Durkin doesn't just rely upon an exacting pace and a festering mood of gloom, though. Reuniting with cinematographer Mátyás Erdély (Son of Saul) after 2013 miniseries Southcliffe, he gives every second of The Nest an eerie look — whether staying a few beats longer than normal on its opening shot, lensing vast rooms to emphasise their emptiness, repeatedly peering at the film's characters through glass or breaking out the most gradual of zooms. A sense of distance echoes through the movie, mirroring how the O'Haras can never get close enough to what they really want. Reminders of conflict are perched everywhere, especially in the way that Erdély plays with light and shadow across the family's faces. Decadence abounds, too, but in an overstressed fashion via wood-panelled walls and deep colours seething with darkness. The score by Arcade Fire's Richard Reed Parry plays up the threat and menace, while few recent films have compelled their audience to pay such attention to their unsettling sound design.
All that tension and unease conveys not only Rory and Allison's domestic discontent — and, as one rebels and the other frets, Sam and Ben's as well — but also the false promises of chasing capitalism-driven fantasies. When, in a vulnerable exchange, Rory says that his job is pretending that he's rich, The Nest slices savagely into the toxic and false notion that money, belongings and status equal happiness. That should have viewers thinking about Mad Men again, but Durkin takes to the subject like he's making a biting horror movie rather the 21st century's best TV drama so far. The film is called The Nest, after all, and that luxurious abode evokes terror in a number of ways. It's the ultimate symbol of living beyond one's means and attempting to fake it till you make it. It's worlds away from the humble upbringing that Rory's trying to hide. It has more than enough space for Allison to fill with her worries, and to lose her sense of self in. And, in, every creak and suddenly open door, it reflects the paranoia that accompanies trying to be someone you're not.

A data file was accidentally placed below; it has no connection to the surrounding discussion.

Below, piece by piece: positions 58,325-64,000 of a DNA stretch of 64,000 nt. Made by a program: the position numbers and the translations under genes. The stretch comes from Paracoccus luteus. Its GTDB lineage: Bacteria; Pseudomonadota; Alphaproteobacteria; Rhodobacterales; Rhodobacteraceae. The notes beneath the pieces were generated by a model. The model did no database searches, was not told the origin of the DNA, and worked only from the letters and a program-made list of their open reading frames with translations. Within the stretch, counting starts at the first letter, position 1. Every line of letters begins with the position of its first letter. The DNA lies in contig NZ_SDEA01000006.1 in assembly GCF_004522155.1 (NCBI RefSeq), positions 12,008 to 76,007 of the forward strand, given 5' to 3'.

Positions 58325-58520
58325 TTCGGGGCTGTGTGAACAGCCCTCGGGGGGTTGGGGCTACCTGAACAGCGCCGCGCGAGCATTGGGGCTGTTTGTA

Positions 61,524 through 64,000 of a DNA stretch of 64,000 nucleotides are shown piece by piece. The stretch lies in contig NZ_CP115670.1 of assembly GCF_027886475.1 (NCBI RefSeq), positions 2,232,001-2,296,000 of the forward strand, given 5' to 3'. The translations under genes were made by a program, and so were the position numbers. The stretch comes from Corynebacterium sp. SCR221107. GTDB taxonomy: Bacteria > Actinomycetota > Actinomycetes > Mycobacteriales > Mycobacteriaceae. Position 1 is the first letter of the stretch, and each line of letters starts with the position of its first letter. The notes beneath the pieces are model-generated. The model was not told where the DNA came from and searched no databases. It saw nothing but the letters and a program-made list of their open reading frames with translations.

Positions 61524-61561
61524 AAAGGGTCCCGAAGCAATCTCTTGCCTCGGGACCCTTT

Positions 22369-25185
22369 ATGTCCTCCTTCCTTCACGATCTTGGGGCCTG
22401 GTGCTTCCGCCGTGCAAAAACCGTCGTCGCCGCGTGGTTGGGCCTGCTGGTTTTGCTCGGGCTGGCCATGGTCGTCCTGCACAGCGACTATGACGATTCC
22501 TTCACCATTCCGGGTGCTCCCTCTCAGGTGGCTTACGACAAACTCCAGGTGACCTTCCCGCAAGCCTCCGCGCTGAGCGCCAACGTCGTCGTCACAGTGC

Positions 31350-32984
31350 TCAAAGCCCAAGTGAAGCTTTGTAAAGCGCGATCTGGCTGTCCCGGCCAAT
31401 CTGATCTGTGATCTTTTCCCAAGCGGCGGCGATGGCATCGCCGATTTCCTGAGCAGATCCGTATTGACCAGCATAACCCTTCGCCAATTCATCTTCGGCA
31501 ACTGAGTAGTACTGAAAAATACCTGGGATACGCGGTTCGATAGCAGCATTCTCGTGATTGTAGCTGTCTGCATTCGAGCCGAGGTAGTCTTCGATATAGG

Law is perfectly cast, and Durkin is now two for two, but Coon is as essential to The Nest as her fellow lead and her director. As she demonstrated in Gone Girl and on TV in The Leftovers and Fargo, she's so adept at cutting to the heart of a character's complexities with minimal fuss that her performances feel like their own form of shorthand. And, that's crucial here. As Rory's bluster sees him increasingly flounder, Coon ensures that audiences know exactly how it's affecting Allison at every turn. Cue many of The Nest's most haunting scenes, because there are few things more gut-wrenching than realising that the life you don't even love is a sham, but wading through it day after day nonetheless.